Deuteronomy 27:11
And Moses charged the people the same day, saying,
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27:11-26 The six tribes appointed for blessing, were all children of the free women, for to such the promise belongs, Ga 4:31. Levi is here among the rest. Ministers should apply to themselves the blessing and curse they preach to others, and by faith set their own Amen to it. And they must not only allure people to their duty with the promises of a blessing, but awe them with the threatenings of a curse, by declaring that a curse would be upon those who do such things. To each of the curses the people were to say, Amen. It professed their faith, that these, and the like curses, were real declarations of the wrath of God against the ungodliness and unrighteousness of men, not one jot of which shall fall to the ground. It was acknowledging the equity of these curses. Those who do such things deserve to fall, and lie under the curse. Lest those who were guilty of other sins, not here mentioned, should think themselves safe from the curse, the last reaches all. Not only those who do the evil which the law forbids, but those also who omit the good which the law requires. Without the atoning blood of Christ, sinners can neither have communion with a holy God, nor do any thing acceptable to him; his righteous law condemns every one who, at any time, or in any thing, transgresses it. Under its awful curse we remain as transgressors, until the redemption of Christ is applied to our hearts. Wherever the grace of God brings salvation, it teaches the believer to deny ungodliness and wordly lusts, to live soberly, righteously, and godly in this present world, consenting to, and delighting in the words of God's law, after the inward man. In this holy walk, true peace and solid joy are to be found.Compare Joshua 8:32-35. The solemnity was apparently designed only for the single occasion on which it actually took place.De 27:11-13. The Tribes Divided on Gerizim and Ebal.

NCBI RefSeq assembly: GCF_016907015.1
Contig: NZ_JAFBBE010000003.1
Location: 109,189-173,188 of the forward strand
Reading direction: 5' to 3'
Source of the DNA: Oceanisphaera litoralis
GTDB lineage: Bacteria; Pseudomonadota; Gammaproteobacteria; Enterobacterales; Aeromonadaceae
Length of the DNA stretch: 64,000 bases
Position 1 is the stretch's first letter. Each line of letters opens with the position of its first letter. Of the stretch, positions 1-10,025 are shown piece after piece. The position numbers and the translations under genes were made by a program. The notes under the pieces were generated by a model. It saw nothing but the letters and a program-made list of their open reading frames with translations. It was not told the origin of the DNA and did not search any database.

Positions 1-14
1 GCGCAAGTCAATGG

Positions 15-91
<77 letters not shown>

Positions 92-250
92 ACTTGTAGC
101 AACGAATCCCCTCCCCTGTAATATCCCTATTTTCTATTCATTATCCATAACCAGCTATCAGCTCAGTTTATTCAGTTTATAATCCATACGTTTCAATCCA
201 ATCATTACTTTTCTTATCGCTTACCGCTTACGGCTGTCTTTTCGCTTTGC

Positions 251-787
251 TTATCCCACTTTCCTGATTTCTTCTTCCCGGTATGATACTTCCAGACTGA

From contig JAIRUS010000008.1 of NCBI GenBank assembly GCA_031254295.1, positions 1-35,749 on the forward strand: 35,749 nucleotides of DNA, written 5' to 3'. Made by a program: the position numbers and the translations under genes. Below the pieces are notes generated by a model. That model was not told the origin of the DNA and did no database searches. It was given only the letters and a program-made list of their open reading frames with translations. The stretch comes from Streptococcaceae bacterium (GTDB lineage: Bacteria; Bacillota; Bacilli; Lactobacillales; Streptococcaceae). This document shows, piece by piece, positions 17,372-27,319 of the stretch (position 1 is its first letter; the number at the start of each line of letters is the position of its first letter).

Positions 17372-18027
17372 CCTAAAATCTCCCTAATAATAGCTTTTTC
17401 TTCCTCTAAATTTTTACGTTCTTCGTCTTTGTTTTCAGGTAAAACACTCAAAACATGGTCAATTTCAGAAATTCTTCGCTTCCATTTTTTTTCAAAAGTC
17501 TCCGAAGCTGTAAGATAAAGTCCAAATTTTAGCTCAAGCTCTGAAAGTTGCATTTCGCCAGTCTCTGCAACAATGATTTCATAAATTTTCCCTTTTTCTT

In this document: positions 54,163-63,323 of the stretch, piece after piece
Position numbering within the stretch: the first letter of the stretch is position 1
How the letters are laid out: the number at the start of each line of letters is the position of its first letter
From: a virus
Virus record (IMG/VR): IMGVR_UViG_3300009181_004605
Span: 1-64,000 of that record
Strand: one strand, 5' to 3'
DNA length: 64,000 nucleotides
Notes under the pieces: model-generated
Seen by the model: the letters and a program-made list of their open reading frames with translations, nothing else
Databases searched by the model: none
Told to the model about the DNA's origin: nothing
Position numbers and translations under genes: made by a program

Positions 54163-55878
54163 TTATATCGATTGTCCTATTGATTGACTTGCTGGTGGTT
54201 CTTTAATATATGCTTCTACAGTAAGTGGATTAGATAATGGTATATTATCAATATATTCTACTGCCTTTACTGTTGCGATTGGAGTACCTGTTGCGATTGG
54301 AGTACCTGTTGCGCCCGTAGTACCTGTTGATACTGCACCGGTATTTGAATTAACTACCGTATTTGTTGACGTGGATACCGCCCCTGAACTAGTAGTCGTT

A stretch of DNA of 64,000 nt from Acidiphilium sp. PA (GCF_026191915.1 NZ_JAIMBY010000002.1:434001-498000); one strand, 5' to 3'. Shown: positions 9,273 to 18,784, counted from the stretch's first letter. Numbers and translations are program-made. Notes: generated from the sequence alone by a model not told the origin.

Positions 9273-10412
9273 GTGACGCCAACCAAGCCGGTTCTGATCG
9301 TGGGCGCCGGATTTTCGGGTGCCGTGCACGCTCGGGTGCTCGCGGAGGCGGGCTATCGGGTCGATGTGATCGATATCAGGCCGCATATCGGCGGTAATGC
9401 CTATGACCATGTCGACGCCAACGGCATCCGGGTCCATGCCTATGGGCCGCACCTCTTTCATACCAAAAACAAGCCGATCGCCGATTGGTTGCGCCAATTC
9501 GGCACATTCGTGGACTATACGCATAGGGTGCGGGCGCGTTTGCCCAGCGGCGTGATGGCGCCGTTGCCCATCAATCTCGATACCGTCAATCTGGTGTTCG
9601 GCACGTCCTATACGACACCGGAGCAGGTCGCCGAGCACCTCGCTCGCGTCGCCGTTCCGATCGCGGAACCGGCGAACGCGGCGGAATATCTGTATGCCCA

11-13. These shall stand upon mount Gerizim to bless the people … these shall stand upon mount Ebal to curse—Those long, rocky ridges lay in the province of Samaria, and the peaks referred to were near Shechem (Nablous), rising in steep precipices to the height of about eight hundred feet and separated by a green, well-watered valley of about five hundred yards wide. The people of Israel were here divided into two parts. On mount Gerizim (now Jebel-et-Tur) were stationed the descendants of Rachel and Leah, the two principal wives of Jacob, and to them was assigned the most pleasant and honorable office of pronouncing the benedictions; while on the twin hill of Ebal (now Imad-el-Deen) were placed the posterity of the two secondary wives, Zilpah and Bilhah, with those of Reuben, who had lost the primogeniture, and Zebulun, Leah's youngest son; to them was committed the necessary but painful duty of pronouncing the maledictions (see on [165]Jud 9:7). The ceremony might have taken place on the lower spurs of the mountains, where they approach more closely to each other; and the course observed was as follows: Amid the silent expectations of the solemn assembly, the priests standing round the ark in the valley below, said aloud, looking to Gerizim, "Blessed is the man that maketh not any graven image," when the people ranged on that hill responded in full simultaneous shouts of "Amen"; then turning round to Ebal, they cried, "Cursed is the man that maketh any graven image"; to which those that covered the ridge answered, "Amen." The same course at every pause was followed with all the blessings and curses (see on [166]Jos 8:33, 34). These curses attendant on disobedience to the divine will, which had been revealed as a law from heaven, be it observed, are given in the form of a declaration, not a wish, as the words should be rendered, "Cursed is he," and not, "Cursed be he."